The only thing that makes democoding on an 8088 PC interesting is a real MUL and DIV (although they’re slow so you have to weigh the tradeoffs) and access to eight times the memory of a C64. I’ve toyed with the idea of writing a JIT that could use the extra memory to speed up screen display… One can dream.
I’ll be at both NA parties mentioned above, probably with some very old hardware, older effects, and even older person at the keyboard. Feel free to say hi.
Posted by Trixter on February 1, 2010
Despite what I wrote earlier, I decided to give it another go during a period of depression (you’ve been warned).
People tell me this is Progressive Trance. I’m not sure any more. All I know is that this music reflects how I feel when I’m at rest. Wistfully hopeful (if one can make an adverb of wistful).
It’s beatmixed, and I tried to group things harmonically. Transitions in the middle are weaker than the ends, but at least it starts and ends strong. I tried a different beatmixing approach in this one; earlier attempts adjusted BPM during the transitions, which was noticeable, and later mixes forced everything to the same BPM, which affected some music adversely. I decided this time around to very very slowly adjust the BPM throughout the entire mix, sometimes over several minutes, between 128 and 135. The goal was for the listener to not notice BPM differences if they listen to it all the way through.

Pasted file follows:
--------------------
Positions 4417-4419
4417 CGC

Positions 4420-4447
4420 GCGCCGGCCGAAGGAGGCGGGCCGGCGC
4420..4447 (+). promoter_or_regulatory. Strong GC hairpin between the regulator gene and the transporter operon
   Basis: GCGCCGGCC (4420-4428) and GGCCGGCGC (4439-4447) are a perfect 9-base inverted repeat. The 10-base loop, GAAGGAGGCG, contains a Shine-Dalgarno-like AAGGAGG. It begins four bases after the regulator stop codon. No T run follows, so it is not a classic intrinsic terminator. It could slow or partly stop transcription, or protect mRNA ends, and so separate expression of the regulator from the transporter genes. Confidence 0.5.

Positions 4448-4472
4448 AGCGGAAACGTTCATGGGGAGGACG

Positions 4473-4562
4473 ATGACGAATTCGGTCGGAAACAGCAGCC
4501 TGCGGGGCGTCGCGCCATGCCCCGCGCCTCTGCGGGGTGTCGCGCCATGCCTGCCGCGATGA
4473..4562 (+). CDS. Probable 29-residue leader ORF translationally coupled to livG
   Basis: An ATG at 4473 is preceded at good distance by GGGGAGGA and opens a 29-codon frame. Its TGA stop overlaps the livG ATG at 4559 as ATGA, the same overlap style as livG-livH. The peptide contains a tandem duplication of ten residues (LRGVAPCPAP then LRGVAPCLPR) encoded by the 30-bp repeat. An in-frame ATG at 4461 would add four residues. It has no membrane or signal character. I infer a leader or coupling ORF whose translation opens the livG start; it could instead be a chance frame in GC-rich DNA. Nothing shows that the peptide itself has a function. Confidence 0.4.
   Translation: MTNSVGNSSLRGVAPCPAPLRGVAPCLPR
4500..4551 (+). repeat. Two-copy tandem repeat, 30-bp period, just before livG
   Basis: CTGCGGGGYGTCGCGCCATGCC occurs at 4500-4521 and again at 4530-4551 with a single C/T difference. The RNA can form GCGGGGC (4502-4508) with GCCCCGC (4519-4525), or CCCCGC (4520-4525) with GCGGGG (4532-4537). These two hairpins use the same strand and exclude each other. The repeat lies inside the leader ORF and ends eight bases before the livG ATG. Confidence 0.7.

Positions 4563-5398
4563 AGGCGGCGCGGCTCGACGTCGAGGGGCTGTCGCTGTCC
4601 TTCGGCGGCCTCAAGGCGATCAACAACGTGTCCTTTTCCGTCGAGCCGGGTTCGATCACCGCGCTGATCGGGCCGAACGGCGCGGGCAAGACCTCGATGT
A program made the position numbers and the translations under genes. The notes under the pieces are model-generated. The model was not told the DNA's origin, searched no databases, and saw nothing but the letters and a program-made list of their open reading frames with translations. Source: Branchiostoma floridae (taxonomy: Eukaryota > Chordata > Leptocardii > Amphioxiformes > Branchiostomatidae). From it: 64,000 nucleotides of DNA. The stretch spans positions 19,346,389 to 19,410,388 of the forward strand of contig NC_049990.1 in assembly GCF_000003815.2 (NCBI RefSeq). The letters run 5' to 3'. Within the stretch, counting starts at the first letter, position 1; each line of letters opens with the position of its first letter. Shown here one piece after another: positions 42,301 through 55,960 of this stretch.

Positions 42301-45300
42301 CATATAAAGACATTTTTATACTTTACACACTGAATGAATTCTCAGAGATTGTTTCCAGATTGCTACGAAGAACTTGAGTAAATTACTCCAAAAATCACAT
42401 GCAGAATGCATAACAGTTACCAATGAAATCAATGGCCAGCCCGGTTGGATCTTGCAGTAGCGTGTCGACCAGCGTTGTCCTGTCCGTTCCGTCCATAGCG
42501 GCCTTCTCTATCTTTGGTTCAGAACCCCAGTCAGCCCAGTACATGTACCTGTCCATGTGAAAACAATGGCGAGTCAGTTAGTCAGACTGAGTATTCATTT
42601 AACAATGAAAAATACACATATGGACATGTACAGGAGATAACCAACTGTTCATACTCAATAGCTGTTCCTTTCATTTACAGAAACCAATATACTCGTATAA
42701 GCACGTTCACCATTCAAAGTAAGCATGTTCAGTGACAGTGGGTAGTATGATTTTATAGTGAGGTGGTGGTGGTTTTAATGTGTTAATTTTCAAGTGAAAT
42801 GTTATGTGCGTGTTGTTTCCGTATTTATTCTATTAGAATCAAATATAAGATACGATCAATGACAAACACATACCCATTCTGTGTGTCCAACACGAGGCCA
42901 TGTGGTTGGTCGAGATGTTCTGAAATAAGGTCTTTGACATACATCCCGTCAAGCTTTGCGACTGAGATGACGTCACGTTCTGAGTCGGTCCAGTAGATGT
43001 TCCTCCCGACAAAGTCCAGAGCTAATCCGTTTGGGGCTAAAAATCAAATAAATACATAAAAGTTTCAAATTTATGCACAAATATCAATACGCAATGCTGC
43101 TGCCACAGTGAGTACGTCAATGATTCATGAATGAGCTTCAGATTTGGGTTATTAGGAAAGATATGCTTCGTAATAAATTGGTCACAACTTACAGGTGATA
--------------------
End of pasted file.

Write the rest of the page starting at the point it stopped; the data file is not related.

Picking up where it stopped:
Posted by Trixter on November 28, 2009
A great reason to go to a reunion is to catch up with old friends and see how everyone is doing. A bad reason would be to despair over missing a once-in-a-lifetime opportunity for the sole reason it comes along once in a lifetime. I went to my high school reunion for the latter reason, and lack the words to express how overjoyed I was that it led to the former.
I love the phrase “time heals all wounds”, despite how hackneyed and worn it is. It represents what I keep forgetting: The older everyone gets, the more level the playing field gets. There are people I have met in my professional career that would have never given me a second thought in high school (think “computer nerd meet-cutes head cheerleader”), and every time we interact, my inner nerd simply cannot get over the fact that we are interacting. It never ceases to amaze me how normally everyone can get along despite dissimilar backgrounds.
There were a few snags; my cell phone broke this afternoon so I had nothing to take pictures with, and there were two people from the high school radio station that I started to talk to but couldn’t because my ears were shot and I just couldn’t understand them. But those were secondary concerns compared to the best discovery of the evening: Viewing myself through other people’s eyes. We imagine the worst for ourselves, about ourselves, and yet the simplest things can completely turn your entire perspective on life around when you hear things like:
“I wanted to tell you how much your writing influenced me and shaped my own writing.” (It did?)
“I found people to talk to here tonight, and I wasn’t a part of anywhere near the number of clubs and organizations you were in.” (I was?)